Jihãd is one of the basic doctrines of Islam, but the average Indian’s knowledge of it is both superficial and unsatisfactory. Hindus usually render the term as dharmayuddha, but this rendering is totally misleading. Dharmayuddha means ‘war fought according to rules laid down in the Dharmashãstras’ such as not attacking a person who does not have a weapon or has dropped it, not molesting an adversary who has surrendered, not pursuing a defeated enemy who has run away, not attacking the non-combatants in the enemy camp, not harming the women and holy people and places in the enemy’s territory, etc. Hindus have never known the concept of a religious or holy war, a concept which is characteristic of the monotheistic creeds. Therefore, to the common Hindu, in particular to those who are ignorant of the history of the many religious wars waged by monotheistic creeds of Asia and Europe, jihãd is a lofty conception. It is nothing less than war aimed at establishing what they consider righteousness in the world. Very few Hindus care to remember that the boy-emperor Akbar had become a ghãzî by slaughtering his helpless and fatally wounded prisoner Himu at the bidding of Bairam Khan in 1556 AD. Actually, even those Hindus who remember the story do not know that the title ghãzî is conferred only on victorious, kãfir - slaughtering mujãhids.1 In truth, jihãd is war for the destruction of infidels (kãfirs) and infidelity (kufr). To obviate prevailing misconception, it is important to explain the meaning of jihãd from the Koran, the Hadis and the corpus of theological works collectively going by the name of Shariat. As jihãd is a basic doctrine of Islam and as its focus is on the infidel, it is not fit that Hindus should go on cherishing their deep-seated delusion regarding its meaning.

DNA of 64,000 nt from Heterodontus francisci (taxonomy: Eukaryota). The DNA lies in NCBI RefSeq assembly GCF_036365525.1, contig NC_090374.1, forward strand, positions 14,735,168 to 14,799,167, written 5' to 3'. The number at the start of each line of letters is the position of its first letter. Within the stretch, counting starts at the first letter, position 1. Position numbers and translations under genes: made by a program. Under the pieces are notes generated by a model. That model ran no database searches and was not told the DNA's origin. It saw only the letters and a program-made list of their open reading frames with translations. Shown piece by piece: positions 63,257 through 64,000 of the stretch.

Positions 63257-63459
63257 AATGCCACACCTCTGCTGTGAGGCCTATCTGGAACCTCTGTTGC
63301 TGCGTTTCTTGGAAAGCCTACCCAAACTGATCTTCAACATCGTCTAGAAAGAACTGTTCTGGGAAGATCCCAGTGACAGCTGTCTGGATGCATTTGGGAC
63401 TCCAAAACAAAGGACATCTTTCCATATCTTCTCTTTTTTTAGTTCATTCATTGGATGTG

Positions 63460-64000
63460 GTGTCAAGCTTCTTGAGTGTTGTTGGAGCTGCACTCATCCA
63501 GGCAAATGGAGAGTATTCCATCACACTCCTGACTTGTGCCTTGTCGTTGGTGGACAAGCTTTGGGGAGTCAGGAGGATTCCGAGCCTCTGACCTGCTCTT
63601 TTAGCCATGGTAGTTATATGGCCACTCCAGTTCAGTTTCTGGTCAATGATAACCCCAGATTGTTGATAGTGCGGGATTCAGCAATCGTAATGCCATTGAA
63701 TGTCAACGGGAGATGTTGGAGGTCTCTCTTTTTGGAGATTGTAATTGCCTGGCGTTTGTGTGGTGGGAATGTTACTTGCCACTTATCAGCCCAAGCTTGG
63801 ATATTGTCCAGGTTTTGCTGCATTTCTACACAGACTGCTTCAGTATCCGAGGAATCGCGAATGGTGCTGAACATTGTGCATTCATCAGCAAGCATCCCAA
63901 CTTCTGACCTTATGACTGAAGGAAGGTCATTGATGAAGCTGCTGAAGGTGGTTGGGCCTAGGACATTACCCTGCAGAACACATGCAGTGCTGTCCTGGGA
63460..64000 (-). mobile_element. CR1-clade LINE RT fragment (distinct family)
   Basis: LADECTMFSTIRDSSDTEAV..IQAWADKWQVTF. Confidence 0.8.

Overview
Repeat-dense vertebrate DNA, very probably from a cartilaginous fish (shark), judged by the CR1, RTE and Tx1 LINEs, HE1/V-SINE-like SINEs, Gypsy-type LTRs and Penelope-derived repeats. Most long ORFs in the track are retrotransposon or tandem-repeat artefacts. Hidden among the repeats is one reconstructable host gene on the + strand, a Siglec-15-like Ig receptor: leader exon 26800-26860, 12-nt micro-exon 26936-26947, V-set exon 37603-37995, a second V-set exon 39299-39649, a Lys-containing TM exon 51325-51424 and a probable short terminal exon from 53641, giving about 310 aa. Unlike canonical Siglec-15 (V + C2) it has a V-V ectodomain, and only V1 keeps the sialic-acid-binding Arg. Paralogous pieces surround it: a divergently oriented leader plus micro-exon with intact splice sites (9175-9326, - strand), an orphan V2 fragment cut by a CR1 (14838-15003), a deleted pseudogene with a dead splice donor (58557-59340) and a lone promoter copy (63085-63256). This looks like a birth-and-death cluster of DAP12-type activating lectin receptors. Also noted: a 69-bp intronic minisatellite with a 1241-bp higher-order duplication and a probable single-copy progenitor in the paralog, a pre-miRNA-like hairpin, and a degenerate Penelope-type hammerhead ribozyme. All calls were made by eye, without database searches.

For the matter of that, even the average Muslim’s knowledge of this doctrine is superficial. Every Islamic tenet is spread over the 6,000 and odd verses of the Koran in a desultory, haphazard manner. Few Muslims are competent enough to assemble the relevant verses enjoining jihãd in order to get a systematic, coherent meaning. Such a work of systematisation as the present one professes to be, could therefore be useful to Hindus and Muslims alike.
There is another,
a more compelling, reason for present-day Indians to have a clear understanding
of the doctrine of jihãd. The so-called communal conflict
in India which from day to day has been gaining in intensity has clear
overtones of an all-out jihãd that could burst upon us at
any moment. This is not to deny that with the average Muslim the desire
for peace and communal harmony is as strong as with most Hindus. But the
common Muslim is mostly ignorant regarding how to channel his desire for
peace without controverting the basic tenets of Islam. In the epilogue
to this book, an attempt has been made in that direction. But it is not
possible to take a stand against jihãd without a clear knowledge
of its meaning and its many-sided implications. This book is primarily
a search for this meaning, and in this search our only guides are the Koran,
the Hadis and the Shariat.